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El último decenio ha estado marcado por una serie de crisis económicas y eventos negativos, desde la crisis financiera mundial de 2008-2009, pasando por la crisis de la deuda soberana europea de 2010-2012, hasta los reajustes de los precios mundiales de los productos básicos de 2014-2016. A medida que se calman esas crisis y las persistentes tensiones que las acompañaban, la economía mundial se ha fortalecido, concediendo así un mayor margen de maniobra para reorientar las políticas hacia cuestiones de más largo plazo que frenan los avances en las dimensiones económica, social y ambiental del desarrollo sostenible.

Se estima que en 2017 el crecimiento económico mundial ha alcanzado el 3,0%, porcentaje que representa una fuerte aceleración frente al exiguo 2,4% de 2016 y constituye la mayor tasa de crecimiento mundial registrada desde 2011. Los indicadores del mercado laboral siguen mejorando en un amplio abanico de países, y alrededor de dos tercios de los países del mundo han crecido más en 2017 que en el año anterior. A escala mundial, se espera que en 2018 y 2019 el crecimiento se mantenga estable en el 3,0%.

La reciente aceleración que ha experimentado el producto mundial bruto responde principalmente al crecimiento más estable de varias economías desarrolladas, si bien Asia Oriental y Asia Meridional siguen siendo las regiones más dinámicas del mundo. Los mejoramientos cíclicos en la Argentina, el Brasil, la Federación de Rusia y Nigeria a medida que esas economías superaban la recesión también explican aproximadamente un tercio del aumento de la tasa de crecimiento mundial entre 2016 y 2017. No obstante, los beneficios económicos de los últimos años continúan presentando una distribución desigual por países y regiones, y en muchas partes del mundo aún no se ha conseguido que la economía vuelva a crecer a tasas vigorosas. Las perspectivas económicas siguen siendo sombrías para muchos exportadores de productos básicos, lo que subraya la vulnerabilidad a los ciclos de expansión y contracción de los países que dependen en exceso de un número reducido de recursos naturales. Además, el potencial de la economía mundial a más largo plazo arrastra el lastre del prolongado período de baja inversión y débil crecimiento de la productividad que sucedió a la crisis financiera mundial.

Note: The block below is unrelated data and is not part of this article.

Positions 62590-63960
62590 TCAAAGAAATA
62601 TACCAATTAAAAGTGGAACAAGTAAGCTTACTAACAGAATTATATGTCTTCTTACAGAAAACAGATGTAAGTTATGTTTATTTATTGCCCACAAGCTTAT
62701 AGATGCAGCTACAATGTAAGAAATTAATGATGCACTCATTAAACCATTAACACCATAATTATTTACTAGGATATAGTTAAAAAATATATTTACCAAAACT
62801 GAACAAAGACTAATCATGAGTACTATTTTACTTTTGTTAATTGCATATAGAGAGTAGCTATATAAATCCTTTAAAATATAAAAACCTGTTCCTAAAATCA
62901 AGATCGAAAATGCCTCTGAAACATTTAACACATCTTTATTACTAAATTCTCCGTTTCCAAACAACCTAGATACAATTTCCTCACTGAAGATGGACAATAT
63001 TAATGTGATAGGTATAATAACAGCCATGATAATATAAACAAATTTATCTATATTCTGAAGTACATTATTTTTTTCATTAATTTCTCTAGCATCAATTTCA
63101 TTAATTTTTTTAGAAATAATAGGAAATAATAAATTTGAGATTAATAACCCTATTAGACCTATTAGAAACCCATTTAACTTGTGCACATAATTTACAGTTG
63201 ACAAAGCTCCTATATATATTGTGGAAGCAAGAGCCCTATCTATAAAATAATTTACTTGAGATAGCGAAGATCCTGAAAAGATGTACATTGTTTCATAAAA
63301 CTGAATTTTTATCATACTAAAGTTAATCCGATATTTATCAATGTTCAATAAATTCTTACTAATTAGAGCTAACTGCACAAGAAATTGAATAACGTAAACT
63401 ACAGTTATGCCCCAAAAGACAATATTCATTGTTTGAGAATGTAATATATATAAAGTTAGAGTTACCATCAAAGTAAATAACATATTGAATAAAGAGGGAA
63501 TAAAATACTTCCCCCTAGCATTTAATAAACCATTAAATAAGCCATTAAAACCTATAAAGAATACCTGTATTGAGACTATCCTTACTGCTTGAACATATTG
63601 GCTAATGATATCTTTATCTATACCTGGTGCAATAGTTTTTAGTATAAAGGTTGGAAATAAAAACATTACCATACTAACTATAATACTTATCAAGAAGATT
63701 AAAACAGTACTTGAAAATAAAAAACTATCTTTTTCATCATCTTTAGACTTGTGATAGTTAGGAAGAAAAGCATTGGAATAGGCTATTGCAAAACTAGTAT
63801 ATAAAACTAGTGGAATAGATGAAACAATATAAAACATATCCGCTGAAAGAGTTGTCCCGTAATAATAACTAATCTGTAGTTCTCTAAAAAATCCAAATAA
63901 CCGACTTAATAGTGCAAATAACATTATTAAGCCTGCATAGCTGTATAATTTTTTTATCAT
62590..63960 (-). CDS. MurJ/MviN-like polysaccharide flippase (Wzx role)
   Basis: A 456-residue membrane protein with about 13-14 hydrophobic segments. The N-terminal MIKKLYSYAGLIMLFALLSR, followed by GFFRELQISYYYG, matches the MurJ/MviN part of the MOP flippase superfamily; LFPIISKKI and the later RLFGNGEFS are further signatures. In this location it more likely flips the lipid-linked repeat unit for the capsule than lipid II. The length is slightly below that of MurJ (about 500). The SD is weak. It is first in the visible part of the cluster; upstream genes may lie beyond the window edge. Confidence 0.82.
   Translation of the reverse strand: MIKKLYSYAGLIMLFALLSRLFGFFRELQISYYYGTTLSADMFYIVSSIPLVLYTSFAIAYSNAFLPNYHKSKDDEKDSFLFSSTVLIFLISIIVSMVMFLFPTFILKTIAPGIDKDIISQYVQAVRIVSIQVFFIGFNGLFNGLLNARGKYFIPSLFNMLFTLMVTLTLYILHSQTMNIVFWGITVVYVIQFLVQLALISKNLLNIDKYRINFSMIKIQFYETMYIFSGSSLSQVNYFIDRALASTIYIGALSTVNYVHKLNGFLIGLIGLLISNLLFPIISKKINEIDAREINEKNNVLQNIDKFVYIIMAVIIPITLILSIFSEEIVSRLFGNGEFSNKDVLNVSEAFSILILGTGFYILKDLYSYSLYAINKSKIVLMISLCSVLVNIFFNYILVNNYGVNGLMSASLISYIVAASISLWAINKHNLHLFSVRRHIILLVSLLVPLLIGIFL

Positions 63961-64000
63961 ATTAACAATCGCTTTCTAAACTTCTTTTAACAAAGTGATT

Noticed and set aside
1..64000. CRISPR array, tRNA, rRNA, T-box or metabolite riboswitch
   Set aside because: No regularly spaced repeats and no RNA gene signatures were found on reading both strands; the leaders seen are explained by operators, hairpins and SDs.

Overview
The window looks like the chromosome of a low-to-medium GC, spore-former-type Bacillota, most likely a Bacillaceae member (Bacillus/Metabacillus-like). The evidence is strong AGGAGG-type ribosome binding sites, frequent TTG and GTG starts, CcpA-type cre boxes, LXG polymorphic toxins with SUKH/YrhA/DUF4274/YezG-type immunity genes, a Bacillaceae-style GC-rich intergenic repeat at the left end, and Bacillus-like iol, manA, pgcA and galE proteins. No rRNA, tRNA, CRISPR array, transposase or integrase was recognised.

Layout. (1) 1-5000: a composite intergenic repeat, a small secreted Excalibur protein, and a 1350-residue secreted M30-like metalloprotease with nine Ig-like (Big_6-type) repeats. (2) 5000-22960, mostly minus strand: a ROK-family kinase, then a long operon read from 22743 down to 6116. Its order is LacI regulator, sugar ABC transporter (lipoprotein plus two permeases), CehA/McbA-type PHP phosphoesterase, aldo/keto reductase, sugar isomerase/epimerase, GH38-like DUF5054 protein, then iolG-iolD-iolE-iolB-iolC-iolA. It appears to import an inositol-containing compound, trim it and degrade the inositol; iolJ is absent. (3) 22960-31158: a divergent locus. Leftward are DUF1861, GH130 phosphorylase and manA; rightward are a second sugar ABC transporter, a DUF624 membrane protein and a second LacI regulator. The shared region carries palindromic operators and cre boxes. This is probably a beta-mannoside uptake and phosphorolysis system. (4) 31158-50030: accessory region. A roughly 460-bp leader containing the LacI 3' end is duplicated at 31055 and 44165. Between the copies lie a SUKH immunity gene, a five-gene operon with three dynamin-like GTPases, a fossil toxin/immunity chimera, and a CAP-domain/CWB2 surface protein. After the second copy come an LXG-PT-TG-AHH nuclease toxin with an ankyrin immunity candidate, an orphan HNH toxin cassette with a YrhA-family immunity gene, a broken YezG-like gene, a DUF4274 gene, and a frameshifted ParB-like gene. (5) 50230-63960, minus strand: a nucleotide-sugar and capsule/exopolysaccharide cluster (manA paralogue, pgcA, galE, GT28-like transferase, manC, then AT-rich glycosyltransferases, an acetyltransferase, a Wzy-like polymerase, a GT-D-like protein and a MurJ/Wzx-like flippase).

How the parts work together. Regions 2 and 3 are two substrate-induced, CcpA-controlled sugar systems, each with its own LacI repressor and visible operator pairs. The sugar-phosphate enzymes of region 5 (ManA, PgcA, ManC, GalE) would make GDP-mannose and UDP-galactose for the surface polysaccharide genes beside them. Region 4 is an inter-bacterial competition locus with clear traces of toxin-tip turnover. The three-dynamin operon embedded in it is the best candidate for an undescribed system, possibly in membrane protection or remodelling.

En general, las condiciones para la inversión han mejorado en un contexto de baja inestabilidad financiera, menor debilidad del sector bancario, recuperación de algunos sectores de productos básicos y mejores perspectivas macroeconómicas mundiales. Los costos de financiación por lo general siguen siendo bajos y los diferenciales han disminuido en muchos mercados emergentes como consecuencia del descenso de las primas de riesgo. Todo ello ha contribuido a incrementar la entrada de corrientes de capital en los mercados emergentes, incluido el aumento de los préstamos transfronterizos, y a fortalecer la expansión del crédito en las economías desarrolladas y en desarrollo.

Denver should be added onto “expensive coastal cities” category. It’s gotten crazy here with property prices in particular. With unemployment so low here, inflation is being pressured upwards at possibly a higher rate than the rest of the country. I heard recently that for the first time in a while there were more people leaving the Denver/Boulder area than coming in. However the mountains and large, cosmopolitan city living offer a great alternative to coastal living.

I come from Los Angeles, and I get the difference. You can still technically find a dump of a house in the Denver metro area for less than $300k, but they’re far and few between. But the trajectory of property prices is concerning nonetheless.

However if anyone’s reading this, and considering moving to Denver …. don’t do it. It sucks. It’s not worth it, and we’re full anyways.